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GEOG100 Changing Planet Earth data-versionlabel=2 >

Unit rationale, description and aim

The study of our planet’s natural environments, and the processes that shape and change them, is critical to understanding the fundamental systems that affect our lives (e.g. water, energy, climate, weather, natural resources, biodiversity, oceans).

In this foundation unit in geography, environment and society (GES), students will develop an understanding of the connections between society and the environment, and how patterns and changes in landforms, soils, plants and animals, oceans and waterways are connected and interdependent at different scales. Environmental change, and the inseparable nature of society and the environment, is highlighted by examining cutting-edge global research and the study of current and future environmental management issues that are central to geography. Field work is an exciting and integral aspect of GEOG110, and students will have opportunities to complete outdoor learning and investigations where you explore and observe the environments you have been studying, develop key geographical skills, and to learn first-hand about key environmental processes and systems.

The aim of this unit is to develop your understanding of the world around us and the forces that shape the environments of our planet, while providing you with key geographic knowledge and skills useful for later levels of study in geography, environment and society, and in other subject areas. This unit is designed for any student who wants to better understand how our planet functions.

Learning outcomes

To successfully complete this unit you will be able to demonstrate you have achieved the learning outcomes (LO) detailed in the below table.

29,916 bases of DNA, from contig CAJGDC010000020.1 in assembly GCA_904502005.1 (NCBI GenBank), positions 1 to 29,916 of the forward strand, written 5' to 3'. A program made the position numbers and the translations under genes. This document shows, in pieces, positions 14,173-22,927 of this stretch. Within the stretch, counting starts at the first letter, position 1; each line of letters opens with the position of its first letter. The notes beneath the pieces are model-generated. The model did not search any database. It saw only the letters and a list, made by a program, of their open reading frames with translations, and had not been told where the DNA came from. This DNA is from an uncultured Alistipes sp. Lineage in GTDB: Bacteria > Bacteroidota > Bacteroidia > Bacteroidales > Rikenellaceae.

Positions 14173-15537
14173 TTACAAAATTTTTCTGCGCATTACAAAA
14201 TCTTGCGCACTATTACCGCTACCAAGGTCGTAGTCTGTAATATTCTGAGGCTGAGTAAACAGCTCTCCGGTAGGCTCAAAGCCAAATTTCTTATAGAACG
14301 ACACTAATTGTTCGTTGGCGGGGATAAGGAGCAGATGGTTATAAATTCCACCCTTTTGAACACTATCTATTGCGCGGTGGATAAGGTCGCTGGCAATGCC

Each outcome is informed by a number of graduate capabilities (GC) to ensure your work in this, and every unit, is part of a larger goal of graduating from ACU with the attributes of insight, empathy, imagination and impact.

Explore the graduate capabilities.

On successful completion of this unit, students should be able to:

LO1 - Describe how processes of the atmosphere, hydrosphere, lithosphere and biosphere and their interaction contribute to the evolution of the Earth’s surface (GA4, GA5) 

LO2 - Collect, identify and interpret geographic information from literature, graphs, maps, remotely sensed images and statistics (GA5, GA8, GA10) 

LO3 - Examine the connections between humans and the environment (GA2, GA4)

LO4 - Develop skills in fieldwork including teamwork, observation, recording and evaluation of geographical data (GA4, GA6, GA7,GA8, GA10)

LO5 - Summarise and communicate geographical ideas and information in written and oral forms (GA9, GA10). 

Graduate attributes

GA2 - recognise their responsibility to the common good, the environment and society 

GA4 - think critically and reflectively 

GA5 - demonstrate values, knowledge, skills and attitudes appropriate to the discipline and/or profession 

GA6 - solve problems in a variety of settings taking local and international perspectives into account

GA7 - work both autonomously and collaboratively 

GA8 - locate, organise, analyse, synthesise and evaluate information 

GA9 - demonstrate effective communication in oral and written English language and visual media 

GA10 - utilise information and communication and other relevant technologies effectively.


Topics will include:

  • Earth, a brief history: the Big Bang, the Solar System, the sun, the moon, and, the seasons
  • What is time, and how does it work? Location systems (latitude and longitude), maps and GPS, time (AM and PM) and time zones
  • Earth’s building blocks: Plate tectonics, geological processes, rocks and minerals
  • The four spheres: lithosphere, biosphere, atmosphere and hydrosphere
  • An introduction to weather and climate and its impact on landscapes
  • The global water cycle and water resource management
  • Soils, their formation and how they support humanity
  • Earth’s oceans and coastal environments
  • The biosphere, biodiversity and integrated social-ecological systems
  • Indigenous environmental knowledge and ways of viewing the natural world

Learning and teaching strategy and rationale